Early on, with the steel frame and thin rod welded together that would provide the framework for the lath, that would support the concrete. (the lath is already complete on the vertical post)



So this house number project has turned into a great learning experience for me. You'll recall back in October I picked a few great ideas for new sign concepts up in Canada at a workshop.... The steel-and-concrete sign concept has been in the works too long from the customers perspective (thanks for your patience Jason), but will be worthwhile when it is complete.


The lath is complete and the concrete is being applied to the sign post. It's not very pretty in the beginning, but the mud will need a little while to set before it can be carved. At this point, I'm getting pretty nervous about how well the concrete will hang on under the horizontal arm.



It's holding! The mud isn't sliding off, or dropping off of the arm, which means the mix is good. I did run out of steam and stopped about halfway through the concrete process... That meant that we'd have to let 'Part 1' set up for several days before starting 'Part 2'.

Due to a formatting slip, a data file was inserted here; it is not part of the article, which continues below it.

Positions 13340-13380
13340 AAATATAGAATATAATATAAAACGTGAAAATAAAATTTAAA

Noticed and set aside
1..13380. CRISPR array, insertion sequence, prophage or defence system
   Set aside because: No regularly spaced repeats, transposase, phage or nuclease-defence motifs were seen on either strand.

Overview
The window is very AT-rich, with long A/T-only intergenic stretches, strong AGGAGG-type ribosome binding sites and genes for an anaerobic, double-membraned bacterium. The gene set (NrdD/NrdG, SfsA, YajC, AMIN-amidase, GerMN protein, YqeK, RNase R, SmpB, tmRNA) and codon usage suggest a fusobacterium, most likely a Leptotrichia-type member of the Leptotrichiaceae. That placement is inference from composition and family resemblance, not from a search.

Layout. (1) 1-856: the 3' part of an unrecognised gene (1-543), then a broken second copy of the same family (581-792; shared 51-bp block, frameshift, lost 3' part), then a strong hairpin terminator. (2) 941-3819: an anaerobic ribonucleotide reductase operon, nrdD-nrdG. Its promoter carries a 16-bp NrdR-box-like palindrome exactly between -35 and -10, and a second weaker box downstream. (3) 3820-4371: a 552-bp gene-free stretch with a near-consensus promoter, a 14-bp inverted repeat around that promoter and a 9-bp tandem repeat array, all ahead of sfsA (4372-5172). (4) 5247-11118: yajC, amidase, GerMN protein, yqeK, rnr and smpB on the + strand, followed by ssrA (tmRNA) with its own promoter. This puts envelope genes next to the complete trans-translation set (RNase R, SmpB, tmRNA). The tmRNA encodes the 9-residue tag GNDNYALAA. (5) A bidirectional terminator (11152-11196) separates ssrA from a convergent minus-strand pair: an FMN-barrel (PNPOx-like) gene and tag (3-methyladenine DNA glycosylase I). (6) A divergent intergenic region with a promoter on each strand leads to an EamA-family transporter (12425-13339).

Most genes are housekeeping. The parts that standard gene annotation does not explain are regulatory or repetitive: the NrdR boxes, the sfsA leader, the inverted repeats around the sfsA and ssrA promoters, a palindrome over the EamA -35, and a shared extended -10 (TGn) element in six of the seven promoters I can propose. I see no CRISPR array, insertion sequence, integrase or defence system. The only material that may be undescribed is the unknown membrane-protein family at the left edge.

'Part 2' is underway. The crossed legs at the bottom are part of a temporary stand to hold the sign up while we're working on it. The cool part about this design is that the base post can be installed anytime at the installation site, and we'll install the sign by sliding it down onto the steel and concrete base. Solid and efficient.


The basic concept is that we build a steel framework to support a rolled steel subframe, and then cover it with lath so I could slop on fiberglass reinforced concrete and carve the shape and style that I imagined. That is always the challenge: Getting the ideas from my gray matter into the real world. It's working, albeit with baby steps... Gathering the steel, purchasing the right welder, experimenting to get the right concrete mix, practicing the concrete slop onto the lath, then waiting the right amount of time to be able to carve details into the concrete without knocking off 3 pounds of concrete...

Learning at every step... the concrete is dry and the paint is going on this week and - this is gonna work!




After the majority of the concrete work is complete, there were some flawed areas and holes that we patched using an epoxy putty that is well suited for outdoor work, and will be indistinguishable from the concrete once we've textured it to match....